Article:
Baths of Diocletian, 1774

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Bathing was a popular public activity in ancient Rome. In the year 298 CE, Emperor Maximian commissioned a grand bathing complex to honor his coruler, Diocletian. It took eight years for 10,000 Christian slaves to complete the enormous marble-clad brick structure. Here Piranesi shows us the remains of the frigidarium, where bathers gathered to cool themselves after washing in hot pools. The room was a whopping 840 by 480 feet (over five times larger than an Olympic-sized pool), not surprising considering that the baths could accommodate 3,000 people at one time. As it happened, Emperor Diocletian never saw the baths—he was so busy administering and soldiering in far-flung territories that he never even made it to Rome. He also proved himself something of an ingrate by forcing Emperor Maximian to abdicate.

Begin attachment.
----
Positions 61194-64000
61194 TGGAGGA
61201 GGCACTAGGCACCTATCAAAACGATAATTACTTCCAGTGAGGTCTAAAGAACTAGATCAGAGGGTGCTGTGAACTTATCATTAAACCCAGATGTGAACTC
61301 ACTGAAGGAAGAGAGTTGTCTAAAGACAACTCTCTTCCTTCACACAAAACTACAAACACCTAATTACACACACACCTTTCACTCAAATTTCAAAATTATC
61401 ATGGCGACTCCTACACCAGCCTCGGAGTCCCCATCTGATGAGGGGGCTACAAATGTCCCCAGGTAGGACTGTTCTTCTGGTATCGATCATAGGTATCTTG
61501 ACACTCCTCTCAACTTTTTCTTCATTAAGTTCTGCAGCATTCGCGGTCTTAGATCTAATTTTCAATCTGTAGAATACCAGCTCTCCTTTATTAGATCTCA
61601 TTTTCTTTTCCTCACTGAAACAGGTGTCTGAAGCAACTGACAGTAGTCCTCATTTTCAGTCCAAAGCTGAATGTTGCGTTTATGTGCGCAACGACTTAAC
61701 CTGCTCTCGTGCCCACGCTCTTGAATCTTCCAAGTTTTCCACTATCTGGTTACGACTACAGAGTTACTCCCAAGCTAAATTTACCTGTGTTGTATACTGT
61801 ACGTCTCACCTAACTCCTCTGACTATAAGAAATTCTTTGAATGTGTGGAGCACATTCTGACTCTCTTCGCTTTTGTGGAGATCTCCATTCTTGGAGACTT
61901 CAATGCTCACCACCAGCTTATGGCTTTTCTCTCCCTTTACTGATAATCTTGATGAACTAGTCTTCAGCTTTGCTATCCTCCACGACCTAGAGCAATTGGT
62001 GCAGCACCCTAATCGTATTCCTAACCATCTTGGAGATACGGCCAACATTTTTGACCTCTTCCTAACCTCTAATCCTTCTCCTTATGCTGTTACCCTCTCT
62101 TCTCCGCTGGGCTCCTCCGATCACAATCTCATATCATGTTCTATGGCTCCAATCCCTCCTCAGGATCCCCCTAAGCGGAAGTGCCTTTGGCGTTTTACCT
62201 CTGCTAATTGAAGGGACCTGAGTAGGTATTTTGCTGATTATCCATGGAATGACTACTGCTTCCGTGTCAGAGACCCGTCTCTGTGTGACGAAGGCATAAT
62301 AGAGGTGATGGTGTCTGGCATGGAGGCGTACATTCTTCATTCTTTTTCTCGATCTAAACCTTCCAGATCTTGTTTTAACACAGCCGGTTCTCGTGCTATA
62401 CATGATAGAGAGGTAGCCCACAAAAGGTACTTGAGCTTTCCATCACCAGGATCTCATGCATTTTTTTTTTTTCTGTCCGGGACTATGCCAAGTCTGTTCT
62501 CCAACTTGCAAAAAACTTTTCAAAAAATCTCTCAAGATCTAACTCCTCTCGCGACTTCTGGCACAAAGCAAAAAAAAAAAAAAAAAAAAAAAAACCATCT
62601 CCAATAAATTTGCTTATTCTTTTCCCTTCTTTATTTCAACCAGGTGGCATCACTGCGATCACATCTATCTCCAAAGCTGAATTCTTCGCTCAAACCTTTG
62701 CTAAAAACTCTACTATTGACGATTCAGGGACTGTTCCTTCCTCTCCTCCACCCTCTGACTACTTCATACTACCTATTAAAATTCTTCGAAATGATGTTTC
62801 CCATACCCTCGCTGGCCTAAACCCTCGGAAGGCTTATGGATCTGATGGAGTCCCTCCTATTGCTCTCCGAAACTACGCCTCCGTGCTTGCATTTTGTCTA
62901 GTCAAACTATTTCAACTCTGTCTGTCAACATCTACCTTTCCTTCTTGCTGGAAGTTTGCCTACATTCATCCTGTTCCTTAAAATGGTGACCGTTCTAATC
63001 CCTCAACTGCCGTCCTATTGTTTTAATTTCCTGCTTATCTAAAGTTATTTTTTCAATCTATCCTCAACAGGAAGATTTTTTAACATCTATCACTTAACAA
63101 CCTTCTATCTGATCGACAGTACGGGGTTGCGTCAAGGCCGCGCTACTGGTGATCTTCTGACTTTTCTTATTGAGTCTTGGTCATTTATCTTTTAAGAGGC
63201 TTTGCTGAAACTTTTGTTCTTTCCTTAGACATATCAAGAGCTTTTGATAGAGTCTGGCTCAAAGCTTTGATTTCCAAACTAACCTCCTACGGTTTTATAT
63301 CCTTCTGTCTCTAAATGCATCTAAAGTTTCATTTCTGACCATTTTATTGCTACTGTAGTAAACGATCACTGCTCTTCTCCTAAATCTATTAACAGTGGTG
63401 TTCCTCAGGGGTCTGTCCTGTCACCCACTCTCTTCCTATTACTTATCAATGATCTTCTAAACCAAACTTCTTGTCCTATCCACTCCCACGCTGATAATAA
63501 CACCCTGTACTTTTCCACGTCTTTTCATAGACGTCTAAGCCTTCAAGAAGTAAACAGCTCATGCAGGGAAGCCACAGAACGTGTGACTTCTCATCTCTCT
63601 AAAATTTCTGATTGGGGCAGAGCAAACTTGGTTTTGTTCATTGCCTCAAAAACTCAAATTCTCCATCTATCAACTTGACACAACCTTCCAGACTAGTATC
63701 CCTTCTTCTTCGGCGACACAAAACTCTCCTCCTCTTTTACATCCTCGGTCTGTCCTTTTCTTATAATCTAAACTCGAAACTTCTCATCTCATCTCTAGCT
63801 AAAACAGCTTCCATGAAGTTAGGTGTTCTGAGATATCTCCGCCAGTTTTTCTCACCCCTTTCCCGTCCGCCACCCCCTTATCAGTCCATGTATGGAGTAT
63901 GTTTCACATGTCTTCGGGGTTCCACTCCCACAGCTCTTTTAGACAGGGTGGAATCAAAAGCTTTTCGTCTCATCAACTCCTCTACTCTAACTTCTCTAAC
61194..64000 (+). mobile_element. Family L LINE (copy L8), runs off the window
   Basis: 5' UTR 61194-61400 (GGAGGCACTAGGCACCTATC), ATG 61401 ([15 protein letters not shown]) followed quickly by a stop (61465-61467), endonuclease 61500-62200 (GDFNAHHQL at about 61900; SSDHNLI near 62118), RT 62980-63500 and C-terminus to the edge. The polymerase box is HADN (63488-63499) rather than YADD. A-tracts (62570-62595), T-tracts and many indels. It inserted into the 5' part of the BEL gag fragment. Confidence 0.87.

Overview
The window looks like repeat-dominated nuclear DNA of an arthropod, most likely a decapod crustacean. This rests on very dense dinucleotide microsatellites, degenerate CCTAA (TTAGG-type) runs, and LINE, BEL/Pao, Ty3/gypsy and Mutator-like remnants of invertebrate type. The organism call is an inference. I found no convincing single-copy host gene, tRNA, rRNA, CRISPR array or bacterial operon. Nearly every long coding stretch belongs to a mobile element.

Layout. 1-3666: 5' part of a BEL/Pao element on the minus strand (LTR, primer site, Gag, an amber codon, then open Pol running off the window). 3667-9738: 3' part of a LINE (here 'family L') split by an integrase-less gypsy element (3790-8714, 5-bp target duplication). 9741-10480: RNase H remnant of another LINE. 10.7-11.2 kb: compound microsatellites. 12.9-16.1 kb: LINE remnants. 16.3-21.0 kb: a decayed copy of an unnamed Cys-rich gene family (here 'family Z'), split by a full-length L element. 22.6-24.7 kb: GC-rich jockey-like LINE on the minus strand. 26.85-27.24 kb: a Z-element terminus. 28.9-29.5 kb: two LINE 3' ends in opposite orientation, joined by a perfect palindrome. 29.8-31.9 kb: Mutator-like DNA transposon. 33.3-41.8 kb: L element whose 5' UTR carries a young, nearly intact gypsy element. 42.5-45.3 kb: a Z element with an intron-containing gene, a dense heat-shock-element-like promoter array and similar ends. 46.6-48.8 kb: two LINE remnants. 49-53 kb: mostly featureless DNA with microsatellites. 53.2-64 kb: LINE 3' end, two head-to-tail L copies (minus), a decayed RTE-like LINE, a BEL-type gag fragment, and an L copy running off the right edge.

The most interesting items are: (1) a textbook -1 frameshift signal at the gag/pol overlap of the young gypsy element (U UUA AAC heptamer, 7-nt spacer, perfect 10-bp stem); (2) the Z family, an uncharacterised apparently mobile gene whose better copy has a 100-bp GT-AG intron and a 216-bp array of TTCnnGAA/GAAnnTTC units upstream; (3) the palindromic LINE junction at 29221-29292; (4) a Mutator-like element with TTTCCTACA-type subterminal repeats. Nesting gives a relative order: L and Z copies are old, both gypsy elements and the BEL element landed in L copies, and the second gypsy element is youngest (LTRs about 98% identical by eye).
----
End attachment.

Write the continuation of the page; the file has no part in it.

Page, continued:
Baths of Diocletian
Artist Life
Italian, 1720–1778
Accession Number
Catalogue Raisonne
Hind 115 i/iii
Curator Approved

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